Fashion

Fast Fashion King H&M Group Takes the Crown in 2020 Transparency Index

Which brands place a high value on people and the planet?
IMAGE PIXNIO/WIKIMEDIA COMMONS
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Fast fashion labels have long had a bad rap for producing too many clothes, a practice that burdens the Earth and may also harm the very workers who are tasked to make these pieces in sometimes unsavory conditions.

But now, one of the leading high street giants, the H&M Group, which houses brands such as H&M, COS, and Arket, among others, has made its way to the top of the Fashion Transparency Index, proving that companies are becoming more mindful and can, in fact, shift toward better practices.

The study by Fashion Revolution, the group that works to transform the fashion industry into one that values the environment and people, measures the transparency of 250 global fashion brands and retailers, ranking them according to “how much they disclose about their social and environmental policies, practices, and impacts.”

This year, the H&M Group lands at the top spot with a score of 73 percent. The Swedish company is followed by C&A (a European fast fashion retailer), Adidas and Reebok, Esprit, and Marks & Spencer. The scores are based on an array of 220 indicators, including animal welfare, forced labor, gender equality, supplier disclosure, waste and recycling, working conditions, among others. Below are the top 10 brands and their ratings:

1| H&M, 73 percent 

2| C&A, 70 percent

3| Adidas/ Reebok, 60 percent

4| Esprit, 64 percent

5| Marks & Spencer, 60 percent

6| Patagonia, 60 percent

7| The North Face/ Timberland/ Vans/ Wrangler, 59 percent

8| Puma, 57 percent

9| ASOS, 55 percent

10| Converse/ Jordan/ Nike, 55 percent

Though fast fashion brands lead the index, luxury houses have shown improvement this year. Gucci scores 48 percent, leading the category, with Balenciaga (47 percent), Saint Laurent (47 percent), and Bottega Veneta (46 percent) not far behind. The report also shares that Ermenegildo Zegna is “the first luxury brand to publish a detailed supplier list” and Hermès has been sharing information on its manufacturers and suppliers for years. 

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Those who can do better include Bally, Jessica Simpson, Tom Ford, among others. Each scored zero in the transparency index.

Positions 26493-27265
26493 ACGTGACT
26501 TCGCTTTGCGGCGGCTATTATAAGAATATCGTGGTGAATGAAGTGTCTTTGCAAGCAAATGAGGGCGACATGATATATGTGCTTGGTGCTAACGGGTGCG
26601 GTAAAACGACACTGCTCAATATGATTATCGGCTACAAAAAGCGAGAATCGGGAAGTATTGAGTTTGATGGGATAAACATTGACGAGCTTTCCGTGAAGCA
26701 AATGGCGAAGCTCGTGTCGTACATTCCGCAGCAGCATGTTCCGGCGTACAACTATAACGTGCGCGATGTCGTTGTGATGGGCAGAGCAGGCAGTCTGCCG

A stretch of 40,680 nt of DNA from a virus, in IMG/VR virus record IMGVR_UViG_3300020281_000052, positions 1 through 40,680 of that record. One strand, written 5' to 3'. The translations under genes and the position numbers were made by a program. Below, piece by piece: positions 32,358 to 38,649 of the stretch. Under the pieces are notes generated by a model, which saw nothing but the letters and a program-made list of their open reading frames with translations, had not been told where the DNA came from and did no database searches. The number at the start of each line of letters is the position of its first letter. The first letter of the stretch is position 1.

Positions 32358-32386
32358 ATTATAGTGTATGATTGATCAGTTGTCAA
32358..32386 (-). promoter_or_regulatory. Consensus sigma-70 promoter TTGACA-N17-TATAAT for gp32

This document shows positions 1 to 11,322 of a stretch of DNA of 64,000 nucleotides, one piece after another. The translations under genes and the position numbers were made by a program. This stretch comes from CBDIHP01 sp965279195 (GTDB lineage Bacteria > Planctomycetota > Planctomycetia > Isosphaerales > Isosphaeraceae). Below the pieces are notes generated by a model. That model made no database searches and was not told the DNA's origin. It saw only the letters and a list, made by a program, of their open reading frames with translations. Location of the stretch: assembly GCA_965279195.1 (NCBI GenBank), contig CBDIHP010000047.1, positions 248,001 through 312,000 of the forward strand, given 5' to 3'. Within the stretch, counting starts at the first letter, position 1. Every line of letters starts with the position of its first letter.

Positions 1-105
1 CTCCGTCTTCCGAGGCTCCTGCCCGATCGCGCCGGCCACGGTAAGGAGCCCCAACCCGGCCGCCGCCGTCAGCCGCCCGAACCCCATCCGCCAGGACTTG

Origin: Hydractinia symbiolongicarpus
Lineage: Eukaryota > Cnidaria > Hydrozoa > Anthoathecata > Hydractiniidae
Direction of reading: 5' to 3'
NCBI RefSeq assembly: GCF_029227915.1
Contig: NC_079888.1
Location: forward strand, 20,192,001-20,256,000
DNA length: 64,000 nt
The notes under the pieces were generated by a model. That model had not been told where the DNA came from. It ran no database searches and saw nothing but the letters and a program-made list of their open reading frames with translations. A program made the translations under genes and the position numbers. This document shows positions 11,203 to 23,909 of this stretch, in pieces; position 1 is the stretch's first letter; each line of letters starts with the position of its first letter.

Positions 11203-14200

Fashion Revolution notes that transparency “isn’t about which brand does the best, but about who discloses the most information.” And though brands may release a lot of policies and practices to the public, “this doesn’t mean they are acting in a sustainable or ethical manner,” as well.

Companies, for example, may share policies but not their implementation or results. They may release information that places them in a good light, a sort of greenwashing, but not divulge data on, say, the pay for supply chain workers. They may also dump a ton of information, which makes it hard to assess what they’re really doing.

For the last four years, H&M has been in the top five of the transparency index, starting at 48 percent in 2017 and jumping to 73 percent this year. The group reports how “it was one of the first global fashion retailers to make its supplier list public” in 2013. Right now, you can find information (production country, supplier and factory names and addresses, number of workers in the factory, materials) about almost all of its products on hm.com. 

“We are committed to continue taking steps for greater transparency so customers can make informed decisions and drive a positive impact in the industry through our extensive work to become fully circular and climate positive, while being a fair and equal company,” says Hanna Hallin, global strategy lead for transparency at H&M Group. 

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In the statement, the group also makes a powerful statement, declaring “how fashion should never be seen as waste.” Today's climate crisis and COVID-19 pandemic have heightened the need to change how companies produce clothes and how people consume these products. 

The “pursuit of endless growth is in itself unsustainable,” notes Fashion Revolution. Businesses around the world are inclined to chase higher and higher targets for profit and production, sometimes with little mind about how to get there. Now that the Earth is fighting back, shattering the rule of men with a deadly virus, it's time to rethink strategies and implement practices that value life. 

Read the full report here.

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Clifford Olanday
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